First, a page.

Of Bears And Biases: Scientific Judgment And The Fate Of Yellowstone’s Grizzlies

The grizzly, or brown, bear in the Greater Yellowstone Ecosystem is posed to lose protections under the Endangered Species Act. Georgia Evans / Shutterstock

In March, the U.S. Fish and Wildlife Service (USFWS) announced its intent to remove protections afforded by the U.S. Endangered Species Act (ESA) to grizzly bears in the Greater Yellowstone Ecosystem (GYE).

Citing four decades of growth in the bear population, the USFWS Director Dan Ashe heralded the decision as “a historic success for partnership-driven wildlife conservation.”

However, conservation organizations oppose “delisting” GYE grizzlies. They cite persistent threats to grizzlies, public opposition to delisting and ongoing scientific uncertainty regarding the population’s viability. Indeed, scientific uncertainty, especially threats posed by a changing climate, is one reason a federal court reversed a similar decision back in 2009, returning federal protections to GYE grizzlies.

According to the ESA, decisions about the listing of species are to be made “solely on the basis of the best scientific and commercial data available.” The ESA also mandates that decisions about whether to list a species be guided by a scientific assessment of potential threats to a species.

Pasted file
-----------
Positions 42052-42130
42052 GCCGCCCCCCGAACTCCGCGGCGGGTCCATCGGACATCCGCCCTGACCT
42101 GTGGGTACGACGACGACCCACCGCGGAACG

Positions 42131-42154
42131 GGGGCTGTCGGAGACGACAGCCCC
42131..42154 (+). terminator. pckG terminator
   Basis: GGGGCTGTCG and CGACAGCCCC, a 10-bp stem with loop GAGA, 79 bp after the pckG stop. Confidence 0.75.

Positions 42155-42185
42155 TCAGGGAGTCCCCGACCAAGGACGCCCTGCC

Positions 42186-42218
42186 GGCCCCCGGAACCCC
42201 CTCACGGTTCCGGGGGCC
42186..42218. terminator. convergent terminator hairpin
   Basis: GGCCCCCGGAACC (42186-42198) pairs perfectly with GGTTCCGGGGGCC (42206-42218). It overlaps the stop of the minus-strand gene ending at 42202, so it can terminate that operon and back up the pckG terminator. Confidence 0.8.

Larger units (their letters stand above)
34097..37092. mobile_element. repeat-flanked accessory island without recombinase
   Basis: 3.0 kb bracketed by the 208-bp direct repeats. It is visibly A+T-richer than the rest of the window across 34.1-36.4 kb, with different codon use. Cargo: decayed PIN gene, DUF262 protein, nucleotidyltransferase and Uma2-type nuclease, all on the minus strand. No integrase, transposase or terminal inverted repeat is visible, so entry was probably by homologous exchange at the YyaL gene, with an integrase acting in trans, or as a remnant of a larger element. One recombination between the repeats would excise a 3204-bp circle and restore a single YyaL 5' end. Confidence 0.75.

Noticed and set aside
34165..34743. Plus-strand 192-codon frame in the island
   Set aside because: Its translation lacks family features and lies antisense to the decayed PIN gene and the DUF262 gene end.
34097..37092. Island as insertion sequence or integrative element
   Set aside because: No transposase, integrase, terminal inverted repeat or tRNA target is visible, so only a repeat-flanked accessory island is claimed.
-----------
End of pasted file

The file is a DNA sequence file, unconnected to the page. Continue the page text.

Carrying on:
The ESA is hardly unique in this regard. Numerous environmental statutes mandate that government agencies consider “the best available science” when making decisions. And agencies routinely consult with scientific experts to fullfill such mandates.

These requirements ostensibly insulate decisions from undue political influence. Such provisions work reasonably well when science offers clear and simple, black-and-white answers. But when there is uncertainty, is the expectation of scientific objectivity realistic?

To gain insight into what role bias may play in listing decisions, we surveyed a group of grizzly bear researchers. We found that experts' judgments were associated with a number of factors outside the “best commercial and scientific data,” including their professional affiliations and social norms. Furthermore, we found that while there is no consensus in the scientific community regarding the threats to grizzly bears, the majority of scientists support continued listing.

The Conversation

The Yellowstone grizzly: a case study in scientific uncertainty

In December of 2014, we (along with graduate student Harmony Szarek and Dr. Eric Toman) contacted 593 individuals who published research related to grizzly or brown bears during the prior decade. We asked them to judge the risk (likelihood and severity) of seven threats identified by the USFWS and to recommend the appropriate conservation status – delisted, threatened or endangered – for GYE grizzlies.

In total, 60 percent of 211 respondents recommended continued protection under the ESA, about one-fifth indicated the population should be delisted and a similar proportion were unsure. When unsure respondents were removed, 74 percent of 172 experts recommended continuing ESA protections (see project report).

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